SANTIAGO – Chilean President Sebastian Piñera signed on Sunday the necessary decrees lifting the state of emergency that has prevailed in several regions of the country, thus removing the military from the streets after it had been in charge of maintaining public order for more than a week, his office said.
“With the aim of contributing to Chile recovering its institutional normality, the president of the republic has signed the required decrees such that, starting at midnight on Monday, Oct. 28, the state of emergency will be lifted in all regions and communes in which it had been established,” the official document read.
With this decision, Piñera carried out what had been announced on Saturday, namely the fact that he intended for the start of the coming week to remove the military from being in charge of national security.
Piñera decreed a state of emergency for the first time since the end of the Pinochet dictatorship in 1990 in Santiago on Friday night, Oct. 18, the day on which massive protests – including riots, fires and looting – erupted in Chile.
The decision to issue the emergency decree, the president explained, was made to reestablish public order in the capital and elsewhere around the country.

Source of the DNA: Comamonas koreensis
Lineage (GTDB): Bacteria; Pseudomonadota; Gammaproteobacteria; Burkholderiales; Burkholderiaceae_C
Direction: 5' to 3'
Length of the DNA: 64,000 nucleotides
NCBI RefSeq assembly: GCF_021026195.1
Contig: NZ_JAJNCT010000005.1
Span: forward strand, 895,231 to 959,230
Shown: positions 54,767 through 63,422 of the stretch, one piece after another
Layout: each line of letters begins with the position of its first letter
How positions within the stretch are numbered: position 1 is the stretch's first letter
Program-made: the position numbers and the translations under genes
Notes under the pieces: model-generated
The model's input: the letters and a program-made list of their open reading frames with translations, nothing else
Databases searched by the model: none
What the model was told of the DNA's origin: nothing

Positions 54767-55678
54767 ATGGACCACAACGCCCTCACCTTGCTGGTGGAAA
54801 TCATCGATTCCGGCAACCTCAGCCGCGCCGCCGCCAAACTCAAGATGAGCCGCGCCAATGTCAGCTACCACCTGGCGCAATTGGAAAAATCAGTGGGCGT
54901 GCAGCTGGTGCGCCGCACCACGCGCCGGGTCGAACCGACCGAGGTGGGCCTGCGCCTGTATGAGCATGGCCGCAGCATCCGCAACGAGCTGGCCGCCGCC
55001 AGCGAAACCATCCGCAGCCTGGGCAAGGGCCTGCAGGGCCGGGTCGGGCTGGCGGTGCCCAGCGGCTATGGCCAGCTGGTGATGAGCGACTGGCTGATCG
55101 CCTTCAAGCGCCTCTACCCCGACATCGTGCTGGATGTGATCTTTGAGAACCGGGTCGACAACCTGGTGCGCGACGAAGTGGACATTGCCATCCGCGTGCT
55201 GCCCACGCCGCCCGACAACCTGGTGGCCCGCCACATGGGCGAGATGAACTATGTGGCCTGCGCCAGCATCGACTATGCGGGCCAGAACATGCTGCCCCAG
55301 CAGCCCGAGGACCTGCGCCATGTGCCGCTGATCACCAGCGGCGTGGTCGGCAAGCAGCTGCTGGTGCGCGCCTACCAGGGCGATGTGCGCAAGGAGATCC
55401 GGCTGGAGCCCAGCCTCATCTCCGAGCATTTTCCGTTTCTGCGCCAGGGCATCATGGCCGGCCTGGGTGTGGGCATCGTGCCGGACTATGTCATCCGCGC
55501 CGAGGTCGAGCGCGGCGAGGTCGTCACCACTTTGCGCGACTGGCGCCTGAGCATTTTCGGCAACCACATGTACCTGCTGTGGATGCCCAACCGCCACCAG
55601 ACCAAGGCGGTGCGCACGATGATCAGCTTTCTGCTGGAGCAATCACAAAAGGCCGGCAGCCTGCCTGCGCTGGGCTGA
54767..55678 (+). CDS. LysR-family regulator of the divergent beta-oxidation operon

The protests, which have left at least 19 people dead, including six foreigners, continued in Santiago and elsewhere after the cancellation of the hike in the capital’s Metro fares, the measure that had sparked violent public outrage over inequality and social injustice.
At the critical moment of the military operation, all regions of the country, except the southern Aysen area, had troops deployed in some city or district to help keep public order.
The presence of the troops, which was later augmented with curfews, was vehemently rejected by the public and recalled for the first time in almost 30 years the darkest days of the dictatorship.
The public’s rejection of the military deployment was a constant during the 10 days of protest.
During the protests, more than 1,000 people were injured, almost half of them by tear gas, rubber bullets and even regular gunfire. In addition, authorities arrested more than 3,000 people, according to figures from the National Human Rights Institute, an independent public entity that is monitoring the protests.